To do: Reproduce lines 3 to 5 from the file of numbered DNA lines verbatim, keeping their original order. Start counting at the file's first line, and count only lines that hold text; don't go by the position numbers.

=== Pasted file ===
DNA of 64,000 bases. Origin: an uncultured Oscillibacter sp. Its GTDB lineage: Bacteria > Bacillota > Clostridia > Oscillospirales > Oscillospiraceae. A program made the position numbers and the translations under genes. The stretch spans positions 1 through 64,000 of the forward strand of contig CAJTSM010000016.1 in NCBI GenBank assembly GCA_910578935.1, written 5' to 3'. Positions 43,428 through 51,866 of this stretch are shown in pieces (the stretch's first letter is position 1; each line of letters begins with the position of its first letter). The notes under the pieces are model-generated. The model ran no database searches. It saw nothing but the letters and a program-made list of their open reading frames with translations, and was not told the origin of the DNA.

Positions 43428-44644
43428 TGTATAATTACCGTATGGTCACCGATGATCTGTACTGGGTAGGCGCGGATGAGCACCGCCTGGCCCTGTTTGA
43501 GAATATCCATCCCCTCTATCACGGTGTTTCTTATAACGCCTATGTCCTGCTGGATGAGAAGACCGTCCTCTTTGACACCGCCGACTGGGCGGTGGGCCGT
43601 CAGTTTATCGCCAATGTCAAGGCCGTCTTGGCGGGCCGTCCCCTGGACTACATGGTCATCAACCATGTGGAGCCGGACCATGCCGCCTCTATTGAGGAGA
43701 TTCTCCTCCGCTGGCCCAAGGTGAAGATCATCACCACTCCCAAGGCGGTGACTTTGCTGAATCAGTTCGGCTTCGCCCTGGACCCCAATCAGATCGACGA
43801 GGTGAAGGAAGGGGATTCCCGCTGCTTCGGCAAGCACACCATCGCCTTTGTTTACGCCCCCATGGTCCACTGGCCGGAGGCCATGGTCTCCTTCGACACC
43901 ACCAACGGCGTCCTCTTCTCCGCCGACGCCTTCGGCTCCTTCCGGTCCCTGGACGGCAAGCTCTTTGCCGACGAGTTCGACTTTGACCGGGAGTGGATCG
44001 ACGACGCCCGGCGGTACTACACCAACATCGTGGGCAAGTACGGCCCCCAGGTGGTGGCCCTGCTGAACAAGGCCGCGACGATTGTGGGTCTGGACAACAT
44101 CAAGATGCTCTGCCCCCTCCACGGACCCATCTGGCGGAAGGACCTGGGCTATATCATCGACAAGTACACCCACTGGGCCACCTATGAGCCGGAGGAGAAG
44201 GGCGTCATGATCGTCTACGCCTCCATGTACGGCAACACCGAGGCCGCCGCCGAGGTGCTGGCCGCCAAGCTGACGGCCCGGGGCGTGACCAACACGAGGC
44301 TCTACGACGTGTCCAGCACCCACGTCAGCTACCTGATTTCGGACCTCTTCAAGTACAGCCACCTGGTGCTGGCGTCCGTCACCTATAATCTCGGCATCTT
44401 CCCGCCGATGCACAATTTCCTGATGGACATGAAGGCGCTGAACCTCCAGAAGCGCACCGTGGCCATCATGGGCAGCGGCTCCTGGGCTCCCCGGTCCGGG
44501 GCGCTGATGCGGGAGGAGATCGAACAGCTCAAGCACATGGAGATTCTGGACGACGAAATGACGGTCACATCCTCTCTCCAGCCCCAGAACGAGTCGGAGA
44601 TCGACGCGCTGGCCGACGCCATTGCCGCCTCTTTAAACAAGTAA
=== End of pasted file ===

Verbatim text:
43428 TGTATAATTACCGTATGGTCACCGATGATCTGTACTGGGTAGGCGCGGATGAGCACCGCCTGGCCCTGTTTGA
43501 GAATATCCATCCCCTCTATCACGGTGTTTCTTATAACGCCTATGTCCTGCTGGATGAGAAGACCGTCCTCTTTGACACCGCCGACTGGGCGGTGGGCCGT
43601 CAGTTTATCGCCAATGTCAAGGCCGTCTTGGCGGGCCGTCCCCTGGACTACATGGTCATCAACCATGTGGAGCCGGACCATGCCGCCTCTATTGAGGAGA